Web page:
Feeding the Need: San Clemente Urban Farms sources produce for local food banks - Groove Rabbit

Feeding the Need: San Clemente Urban Farms sources produce for local food banks

Greg Licht was gardening at home from raised beds until he discovered Tower Garden. All it took was one Tower Garden and Licht was hooked. He loved how easy it was to grow, and how successful he was with it. He started growing so much that he began to give produce away to friends and family. One Tower turned into two Towers, and pretty soon, Licht was managing 15 Towers in his backyard. He hit a point where he’d gone from recreational gardener to full-on farmer. He needed both more space and assistance to maintain his backyard garden, so he tapped into local junior college kids in the ag department to serve as interns to help manage his Towers for school credit. 

Licht’s 15 Towers swelled to an impressive 40-Tower farm. Licht’s farm focuses on supplying local food banks and families with the highest quality food made from Tower Garden produce, helping to serve the community and those in need. 

Q. What led you to start San Clemente Urban Farms?

Licht: I bought a Tower. I started growing and it was incredible. Then I got an extension kit, and another, and I got into it. Pretty soon, we were growing so much that we were giving it away to friends and family. During the holiday time, we were with a group of friends all trying to think of something to do besides writing a check to charity. And everyone decided that if we all pooled our money to buy another Tower, we could donate that food. 

Q. How did you decide to start using your Tower Garden units to give back? 

Licht: I got an idea to turn this into a nonprofit. That way, it’s more legitimate and will get people involved. My goal was to find a location that's marked conducive to growing and somewhere where people could come in, we could teach, etc. 

Our current location is on a golf course [where] we have a greenhouse; we have a side area for our seedlings and a compost area. We teach people with compost what to throw in and what to toss out. We are really trying to educate. Our mission is to feed people in need, and educate people about growing their own food and living a healthy lifestyle. Our model is donation, but we do sell a little bit of produce to help pay bills.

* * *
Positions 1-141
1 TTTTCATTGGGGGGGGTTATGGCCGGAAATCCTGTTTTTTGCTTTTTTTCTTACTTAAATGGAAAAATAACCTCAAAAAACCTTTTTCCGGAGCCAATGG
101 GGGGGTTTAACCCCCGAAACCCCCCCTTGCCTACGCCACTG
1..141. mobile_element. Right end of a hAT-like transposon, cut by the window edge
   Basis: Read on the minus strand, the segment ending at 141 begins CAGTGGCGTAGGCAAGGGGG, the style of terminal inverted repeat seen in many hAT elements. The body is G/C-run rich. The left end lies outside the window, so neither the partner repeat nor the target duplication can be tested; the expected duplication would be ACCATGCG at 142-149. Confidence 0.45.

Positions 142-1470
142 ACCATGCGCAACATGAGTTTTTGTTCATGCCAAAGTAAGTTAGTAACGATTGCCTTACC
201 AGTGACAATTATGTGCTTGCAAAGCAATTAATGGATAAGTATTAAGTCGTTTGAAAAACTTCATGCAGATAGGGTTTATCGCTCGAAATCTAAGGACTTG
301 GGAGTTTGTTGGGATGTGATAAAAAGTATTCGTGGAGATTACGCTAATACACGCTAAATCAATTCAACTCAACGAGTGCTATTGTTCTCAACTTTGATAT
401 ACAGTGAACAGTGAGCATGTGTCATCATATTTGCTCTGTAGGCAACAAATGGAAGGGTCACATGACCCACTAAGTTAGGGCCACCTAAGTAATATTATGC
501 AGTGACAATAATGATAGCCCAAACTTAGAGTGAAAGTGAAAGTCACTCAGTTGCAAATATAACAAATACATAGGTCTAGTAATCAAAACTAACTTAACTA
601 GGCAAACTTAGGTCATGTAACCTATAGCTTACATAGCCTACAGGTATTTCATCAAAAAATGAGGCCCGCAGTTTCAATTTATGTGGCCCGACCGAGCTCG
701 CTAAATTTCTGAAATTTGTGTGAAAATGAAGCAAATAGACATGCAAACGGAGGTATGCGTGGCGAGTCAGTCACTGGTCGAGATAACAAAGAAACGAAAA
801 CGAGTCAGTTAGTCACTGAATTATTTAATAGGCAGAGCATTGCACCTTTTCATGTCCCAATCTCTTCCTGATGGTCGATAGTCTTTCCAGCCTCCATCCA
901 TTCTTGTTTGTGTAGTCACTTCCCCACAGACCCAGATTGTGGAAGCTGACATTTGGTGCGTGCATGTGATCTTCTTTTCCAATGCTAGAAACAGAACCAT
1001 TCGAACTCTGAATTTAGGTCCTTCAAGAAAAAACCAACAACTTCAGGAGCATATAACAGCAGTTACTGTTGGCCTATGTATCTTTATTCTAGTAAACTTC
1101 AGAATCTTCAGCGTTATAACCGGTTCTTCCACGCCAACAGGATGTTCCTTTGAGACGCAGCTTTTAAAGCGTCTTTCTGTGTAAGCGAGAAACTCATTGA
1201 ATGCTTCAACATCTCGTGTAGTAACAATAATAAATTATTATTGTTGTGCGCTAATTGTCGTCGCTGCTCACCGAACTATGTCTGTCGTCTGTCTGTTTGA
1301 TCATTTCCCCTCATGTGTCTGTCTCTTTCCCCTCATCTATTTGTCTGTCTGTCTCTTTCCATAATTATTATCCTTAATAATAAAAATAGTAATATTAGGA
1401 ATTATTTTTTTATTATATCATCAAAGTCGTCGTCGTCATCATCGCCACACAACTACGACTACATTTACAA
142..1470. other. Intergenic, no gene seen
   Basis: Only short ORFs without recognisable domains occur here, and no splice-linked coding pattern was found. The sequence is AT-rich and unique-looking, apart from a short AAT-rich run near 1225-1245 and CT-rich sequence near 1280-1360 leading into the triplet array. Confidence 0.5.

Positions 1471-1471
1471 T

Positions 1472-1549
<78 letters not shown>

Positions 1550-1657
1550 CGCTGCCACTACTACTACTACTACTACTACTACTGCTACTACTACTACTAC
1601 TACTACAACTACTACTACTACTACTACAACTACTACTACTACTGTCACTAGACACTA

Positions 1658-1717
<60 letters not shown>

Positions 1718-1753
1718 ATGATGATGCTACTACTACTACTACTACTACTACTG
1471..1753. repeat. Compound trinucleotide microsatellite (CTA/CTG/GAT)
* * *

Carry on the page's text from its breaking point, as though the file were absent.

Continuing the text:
Q.  Are there any memories where you’ve delivered to a local food bank or family that has impacted you personally?

Licht: Our closest food bank is called FAM (Family Assistance Ministries). We started on that three years ago. For me, it was an emotional day when I took our first crop out to these guys and they were so grateful. When you’re a food bank, what you get donated is typically a box of macaroni and cheese and cans of beans — and bread that’s on its last day. You might get some frozen meat. You get tons of pastries. They were just so grateful to receive fresh produce. We asked them, “What do you want us to grow?” And they said [that] the clientele needs the basics. We chose lettuce - because everyone eats salad. 

We grow lettuce, tomatoes, cucumbers and squash. We’ve put some herbs in the Towers as well. Whenever I get a new volunteer, the first thing I do is make them drive down to FAM to donate the produce, and they always come back with tears in their eyes.

We donate to Laguna Food Pantry and they are super grateful. Then we added the Southern California Indian Center in Fountain Valley, which takes care of the urban Indian population in Orange, LA, San Bernardino and Riverside counties. We will donate more as we are able. 

Q. Have you seen more people turning to food banks due to the economic hardship experienced this year?

Licht: The food banks have seen a 400% increase in people needing help. 92% are children. Let that sink in. 

Q. How has your farm's food supply been impacted by COVID-19?

Licht: It did affect us because it shut the whole golf course down. We had no access for a while. Which is not good for the Towers. It was so hard. There was an electrical issue where we lost our whole crop. It made it really difficult. We just moved in and COVID-19 hit. We spent all this money setting up our greenhouse and wanted to start selling stuff. We wanted people to come buy seedlings to help pay the bills. 

Q. As far as the future goes, what do you hope for your urban farm?

Licht: We want to grow. We want to double and triple the number of Towers we have. We want to disrupt our community. We get in their face [and] talk about food insecurity and foodborne illness. We talk about water and single-use plastic. We are trying to open minds and hearts. We want people to get it. Don’t just sit there. Do something. We want to get people involved and start other farms. 

Q. Lastly, what do you like about growing with Tower Garden?

Licht: It’s easy. It’s guaranteed success if you follow the directions. In our climate, we are by the beach. It’s hard for people to grow stuff in the ground. You’re growing this nutrient dense produce faster than inground, cleaner than inground, with less water and vertically less space. I would need acres to do what we do. No pesticides, no fertilizers, no soil. We are donating better and healthier food than you can go buy in any speciality market in our area. 


Like Greg, are you ready to start growing your community farm? Become part of the Tower Garden family. Start with the twelve Tower set, take a look here. Send us a note for details.

Happy growing!

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